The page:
Saturday, October 26, 2013

Geo 365: Oct. 26, Day 299: Devils Punchbowl Terrace

Here, as at Shore Acres, we see sandy- likely, beach- deposits over a flat terrace on Astoria Formation sediments. It's not obvious in this view, but these rocks are dipping to the northwest, so the contact between the semi-consolidated sand and the underlying Miocene rock is an angular unconformity of sorts. As I mentioned at the above link, it's not clear to me whether "angular unconformities" necessarily require both the tilted and overlying material to be fully lithified. It should be pretty clear from the ease with which the sand is eroded by spray from breaking waves that it can't really be considered "rock."

Yaquina Head photobombs the left horizon as well, another example of CRB reaching the location of the modern coastline. If you look closely, you may be able to pick out the lighthouse there.

Photo unmodified. May 6, 2013. FlashEarth location.

Friday, October 25, 2013

Geo 365: Oct. 25, Day 298: Otter Rock From Devils Punchbowl

After we left Hatfield Marine Science Center, we headed north to Devils Punchbowl, prior to driving up to Otter Rock- the high point in the left-middle of this panorama. (size options here- right click on the image) There's a lot going on in this photo. The most extraordinary aspect is the ring dike, displayed as a series of sea stacks outward and to the south (toward the viewer) of Otter Rock, where Columbia River Basalt reached the Pacific Ocean, flowed out onto the then-accumulating sediments of the Astoria Formation, and plunged into them, creating so-called invasive dikes. Not visible from this viewpoint, but clearly shown by the photo at the first link, there is actually a pair of ring dikes and some radial dikes as well. The sediments of the Astoria Formation have been tilted to the west at this location, and two generations of marine terraces have been developed on those rocks. What appears to be sandy beach deposits create an angular unconformity on the elevated terrace, where The Inn at Otter Crest has been built. In addition to the elevated terrace of Otter Crest, it looks as if there's a somewhat more poorly developed terrace at roughly the same elevation in the CRB headland beyond Otter Rock. A small waterfall drops to the beach this side of the stairway from the inn. Finally, I can't see enough detail to be absolutely certain, but there are number of linear grooves that are likely faults across the modern, sea-level terrace.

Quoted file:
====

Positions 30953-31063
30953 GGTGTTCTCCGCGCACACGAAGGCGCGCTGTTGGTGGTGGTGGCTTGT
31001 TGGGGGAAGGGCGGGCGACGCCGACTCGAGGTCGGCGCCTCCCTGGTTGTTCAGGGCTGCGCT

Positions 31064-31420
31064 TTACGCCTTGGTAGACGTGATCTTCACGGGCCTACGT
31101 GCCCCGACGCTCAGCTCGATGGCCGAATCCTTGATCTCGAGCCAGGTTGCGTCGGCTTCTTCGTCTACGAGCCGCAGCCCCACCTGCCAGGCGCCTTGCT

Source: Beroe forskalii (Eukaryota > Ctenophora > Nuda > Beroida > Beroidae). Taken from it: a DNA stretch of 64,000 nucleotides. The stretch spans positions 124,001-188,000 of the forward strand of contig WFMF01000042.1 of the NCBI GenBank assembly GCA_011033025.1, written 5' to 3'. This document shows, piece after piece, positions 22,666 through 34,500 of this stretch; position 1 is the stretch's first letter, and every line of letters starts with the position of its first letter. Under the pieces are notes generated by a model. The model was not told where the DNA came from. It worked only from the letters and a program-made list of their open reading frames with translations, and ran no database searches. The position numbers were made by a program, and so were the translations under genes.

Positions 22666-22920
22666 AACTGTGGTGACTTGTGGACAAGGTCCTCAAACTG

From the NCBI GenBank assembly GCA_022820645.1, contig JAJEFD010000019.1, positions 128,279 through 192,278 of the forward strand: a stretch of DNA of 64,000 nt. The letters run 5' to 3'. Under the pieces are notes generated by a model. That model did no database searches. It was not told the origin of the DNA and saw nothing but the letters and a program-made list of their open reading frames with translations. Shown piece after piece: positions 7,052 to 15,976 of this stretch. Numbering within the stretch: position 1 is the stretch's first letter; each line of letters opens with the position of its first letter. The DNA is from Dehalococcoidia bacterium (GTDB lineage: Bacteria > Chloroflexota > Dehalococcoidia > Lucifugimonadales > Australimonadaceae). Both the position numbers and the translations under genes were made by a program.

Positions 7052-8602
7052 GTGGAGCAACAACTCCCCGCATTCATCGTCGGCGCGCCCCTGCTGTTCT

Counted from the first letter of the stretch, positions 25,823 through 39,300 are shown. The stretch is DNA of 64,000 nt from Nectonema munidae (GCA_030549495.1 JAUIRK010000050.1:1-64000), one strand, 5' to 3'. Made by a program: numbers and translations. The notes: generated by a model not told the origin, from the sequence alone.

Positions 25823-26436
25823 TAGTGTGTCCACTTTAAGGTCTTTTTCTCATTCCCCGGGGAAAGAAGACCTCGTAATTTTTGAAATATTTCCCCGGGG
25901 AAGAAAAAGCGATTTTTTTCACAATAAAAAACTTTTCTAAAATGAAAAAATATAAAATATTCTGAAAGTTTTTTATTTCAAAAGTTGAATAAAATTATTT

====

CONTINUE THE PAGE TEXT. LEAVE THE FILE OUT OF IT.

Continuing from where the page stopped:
Like I said, a lot going on here.

Photo unmodified. May 6, 2013. FlashEarth location.

Thursday, October 24, 2013

Geo 365: Oct. 24, Day 297: Lava Shelf

A rock younger than me... a first for this series, I think. I'm pretty sure we're looking at the lower side- that is, down-facing side- of the shelf here, based on the morphologies of the "drips." As I mentioned yesterday, I only got a few photos here; the other of interest, a black smoker, can be seen in the May 6 Geo 365.

Photo unmodified. May 6, 2013. FlashEarth location.

Wednesday, October 23, 2013

Geo 365: Oct. 23, Day 296: Abalone

I hadn't been into the Hatfield Marine Science Center in years, and I was pretty impressed. I think abalones are grazers, crawling along on hard, rocky substrates, eating algae growing on those surfaces. I had never seen live ones before, and even without the mother-of-pearl for which they're known visible, I thought they were quite beautiful.

There are many displays on various aspects of oceanography here, especially the biological and geological ones. I only took a few photos, and we sort of rushed through. The facility has a lot more than I recalled, and deserves more time than we had to give it that day.

Photo unmodified. May 6, 2013. FlashEarth location.

Tuesday, October 22, 2013

Geo 365: Oct. 22, Day 295: Inside the Dock

Since the Tohoku tsunami dock was cut in to sections to facilitate removal, the section now displayed as a memorial to the victims of that disaster is open in the back. Here Dana stands in its cavernous interior, providing a sense of scale. Incidentally, in addition to yesterday's photo, the exterior and a better overview of the entire exhibit can be seen in the May 7 post.

Photo unmodified. May 6, 2013. FlashEarth location.

Monday, October 21, 2013

Geo 365: Oct. 21, Day 294: The Dock

The tsunami dock that floated across the Pacific Ocean following the March 11, 2011 Tohoku earthquake has not lost its power to stop me in my tracks. In being cut up and put into a more formal "shrine" sort of setting, I think it lost some of its raw power, but I can't see it without being reminded of the devastation and lives lost. That said, I do wish there had been time and resources available to find a way to anchor it in the location where it actually made landfall.
Photo one unmodified. May 6, 2013. FlashEarth location. Photo two unmodified. July 7, 2012. FlashEarth Location (approximate).

Sunday, October 20, 2013